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Sunday, April 21, 2013
Today’s Reading | Luke 7:1–17
After Jesus had finished all his sayings in the hearing of the people, he entered Capernaum. A centurion there had a slave whom he valued highly, and who was ill and close to death. When he heard about Jesus, he sent some Jewish elders to him, asking him to come and heal his slave. When they came to Jesus, they appealed to him earnestly, saying, “He is worthy of having you do this for him, for he loves our people, and it is he who built our synagogue for us.” And Jesus went with them, but when he was not far from the house, the centurion sent friends to say to him, “Lord, do not trouble yourself, for I am not worthy to have you come under my roof; therefore I did not presume to come to you. But only speak the word, and let my servant be healed. For I also am a man set under authority, with soldiers under me; and I say to one, ‘Go,’ and he goes, and to another, ‘Come,’ and he comes, and to my slave, ‘Do this,’ and the slave does it.” When Jesus heard this he was amazed at him, and turning to the crowd that followed him, he said, “I tell you, not even in Israel have I found such faith.” When those who had been sent returned to the house, they found the slave in good health.
Soon afterwards he went to a town called Nain, and his disciples and a large crowd went with him. As he approached the gate of the town, a man who had died was being carried out. He was his mother’s only son, and she was a widow; and with her was a large crowd from the town. When the Lord saw her, he had compassion for her and said to her, “Do not weep.” Then he came forward and touched the bier, and the bearers stood still. And he said, “Young man, I say to you, rise!” The dead man sat up and began to speak, and Jesus gave him to his mother. Fear seized all of them; and they glorified God, saying, “A great prophet has risen among us!” and “God has looked favorably on his people!” This word about him spread throughout Judea and all the surrounding country. (NRSV)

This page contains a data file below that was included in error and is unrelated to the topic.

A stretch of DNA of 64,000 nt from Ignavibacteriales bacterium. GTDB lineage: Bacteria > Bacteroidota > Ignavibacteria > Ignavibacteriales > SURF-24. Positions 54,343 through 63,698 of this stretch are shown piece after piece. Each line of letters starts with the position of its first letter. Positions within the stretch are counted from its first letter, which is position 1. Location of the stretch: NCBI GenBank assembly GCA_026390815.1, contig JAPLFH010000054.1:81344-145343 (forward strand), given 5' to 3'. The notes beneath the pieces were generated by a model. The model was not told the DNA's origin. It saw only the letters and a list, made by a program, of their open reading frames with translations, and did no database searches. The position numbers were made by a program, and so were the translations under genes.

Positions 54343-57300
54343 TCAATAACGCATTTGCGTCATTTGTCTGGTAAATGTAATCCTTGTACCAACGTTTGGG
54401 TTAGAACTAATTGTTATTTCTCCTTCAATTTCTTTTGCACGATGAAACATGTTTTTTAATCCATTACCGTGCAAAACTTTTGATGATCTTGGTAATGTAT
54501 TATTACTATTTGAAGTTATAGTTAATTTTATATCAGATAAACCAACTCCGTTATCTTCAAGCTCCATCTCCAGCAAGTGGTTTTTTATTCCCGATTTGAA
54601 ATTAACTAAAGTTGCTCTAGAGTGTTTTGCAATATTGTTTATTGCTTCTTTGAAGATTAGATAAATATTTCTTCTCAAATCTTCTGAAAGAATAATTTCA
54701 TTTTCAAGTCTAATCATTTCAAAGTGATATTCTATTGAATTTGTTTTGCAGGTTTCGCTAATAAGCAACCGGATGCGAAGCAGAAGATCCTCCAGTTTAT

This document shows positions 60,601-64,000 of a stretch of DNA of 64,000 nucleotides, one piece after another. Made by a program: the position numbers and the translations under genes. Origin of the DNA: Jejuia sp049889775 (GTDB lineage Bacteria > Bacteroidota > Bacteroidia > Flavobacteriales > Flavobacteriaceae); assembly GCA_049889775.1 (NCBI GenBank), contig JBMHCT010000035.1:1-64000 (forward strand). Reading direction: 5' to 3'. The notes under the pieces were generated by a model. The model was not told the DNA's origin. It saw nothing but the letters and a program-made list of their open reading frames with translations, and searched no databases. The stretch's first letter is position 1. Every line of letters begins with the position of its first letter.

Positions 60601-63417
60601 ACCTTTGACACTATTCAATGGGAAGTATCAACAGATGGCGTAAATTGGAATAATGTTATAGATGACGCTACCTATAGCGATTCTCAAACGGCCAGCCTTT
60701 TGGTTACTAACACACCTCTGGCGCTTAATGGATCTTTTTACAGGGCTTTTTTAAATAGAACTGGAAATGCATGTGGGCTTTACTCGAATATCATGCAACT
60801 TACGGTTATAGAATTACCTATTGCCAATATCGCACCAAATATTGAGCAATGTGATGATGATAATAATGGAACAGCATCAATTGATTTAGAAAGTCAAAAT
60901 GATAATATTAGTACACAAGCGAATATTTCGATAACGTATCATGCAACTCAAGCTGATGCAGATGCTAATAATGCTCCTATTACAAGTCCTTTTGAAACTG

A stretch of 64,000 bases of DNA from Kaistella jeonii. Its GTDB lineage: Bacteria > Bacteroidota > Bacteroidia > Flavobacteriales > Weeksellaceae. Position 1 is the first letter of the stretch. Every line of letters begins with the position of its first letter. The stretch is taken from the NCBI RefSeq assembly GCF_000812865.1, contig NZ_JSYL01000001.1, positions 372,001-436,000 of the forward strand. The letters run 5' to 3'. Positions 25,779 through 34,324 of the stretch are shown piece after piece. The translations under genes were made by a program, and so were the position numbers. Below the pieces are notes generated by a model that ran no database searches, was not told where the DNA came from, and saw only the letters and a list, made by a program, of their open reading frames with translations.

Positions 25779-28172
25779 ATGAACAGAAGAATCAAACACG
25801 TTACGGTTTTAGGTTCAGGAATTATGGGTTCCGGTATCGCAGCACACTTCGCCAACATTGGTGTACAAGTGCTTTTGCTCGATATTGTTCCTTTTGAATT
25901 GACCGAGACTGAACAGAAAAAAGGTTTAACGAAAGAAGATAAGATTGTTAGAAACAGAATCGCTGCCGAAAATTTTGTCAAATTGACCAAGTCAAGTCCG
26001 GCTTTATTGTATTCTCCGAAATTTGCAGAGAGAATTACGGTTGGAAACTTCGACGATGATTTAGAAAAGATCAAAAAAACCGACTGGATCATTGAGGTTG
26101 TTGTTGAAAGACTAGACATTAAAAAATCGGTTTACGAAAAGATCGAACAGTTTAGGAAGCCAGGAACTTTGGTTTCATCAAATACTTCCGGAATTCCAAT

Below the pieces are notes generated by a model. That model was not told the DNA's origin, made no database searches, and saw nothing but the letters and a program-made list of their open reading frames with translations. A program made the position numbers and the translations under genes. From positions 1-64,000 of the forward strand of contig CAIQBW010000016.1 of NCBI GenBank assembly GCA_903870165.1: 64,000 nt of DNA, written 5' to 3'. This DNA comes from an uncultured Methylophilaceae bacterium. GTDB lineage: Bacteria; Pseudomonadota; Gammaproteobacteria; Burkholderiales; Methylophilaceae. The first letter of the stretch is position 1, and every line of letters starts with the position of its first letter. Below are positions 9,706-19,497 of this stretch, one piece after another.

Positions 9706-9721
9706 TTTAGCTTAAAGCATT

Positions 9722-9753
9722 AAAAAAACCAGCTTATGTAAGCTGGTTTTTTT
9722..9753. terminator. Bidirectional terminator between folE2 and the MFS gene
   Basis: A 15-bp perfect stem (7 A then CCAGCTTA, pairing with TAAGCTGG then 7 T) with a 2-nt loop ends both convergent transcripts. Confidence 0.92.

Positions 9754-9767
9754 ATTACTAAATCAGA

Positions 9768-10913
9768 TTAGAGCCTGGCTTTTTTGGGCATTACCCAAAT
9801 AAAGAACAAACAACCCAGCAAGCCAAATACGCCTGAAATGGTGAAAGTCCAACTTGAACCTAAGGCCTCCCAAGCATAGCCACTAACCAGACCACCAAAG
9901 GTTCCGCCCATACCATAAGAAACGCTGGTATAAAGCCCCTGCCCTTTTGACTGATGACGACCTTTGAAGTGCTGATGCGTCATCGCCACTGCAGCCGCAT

It seems the story line of sickness and death is the same every time and everywhere. How many times have we heard “My dad/grandmother/friend/colleague got sick and died”? According to the American Cancer Society, over 1.5 million new cases of cancer will be diagnosed in America this year alone, and more than 550,000 people will die of cancer this year. This means today, Sunday, April 21, in the United States roughly 4,100 people will be diagnosed with cancer and 1,500 people will die of cancer. And that’s just cancer. Sickness and death—same story different day.
When was the last time you heard the other story: “Last week my friend was sick and then this guy healed him”? Or “Last week my son died and during the funeral this guy showed up and brought him back to life”? I’m guessing not many of us have heard that story. But if you read Luke 7, you will. Two stories, two people, sickness and death, but in these cases the power and authority of sickness and death is usurped by the power and authority of the God made man—Jesus Christ.
These two stories are old stories, other world stories, and yes, they look, feel, and sound far away, and they are. But they are also seeds whereby when we read them and then read them again and think about them—they begin to sprout and take root. That is why Luke told these stories so that in spite of the 1,500 cancer deaths today, in spite of the 4,100 new diagnoses of cancer today, maybe just maybe that isn’t the final story—maybe today, Sunday, April 21, around the world, the power and authority of sickness and death has been overcome by the power and authority of a crucified and resurrected God made man—Jesus Christ. Do I believe, again today?
Dear God, help me to believe that sickness and death have been defeated by your resurrected Son, Jesus Christ. Amen.
Written by Daniel Holladay, Administrative Assistant to Children, Youth, and Family Ministry and the Day School
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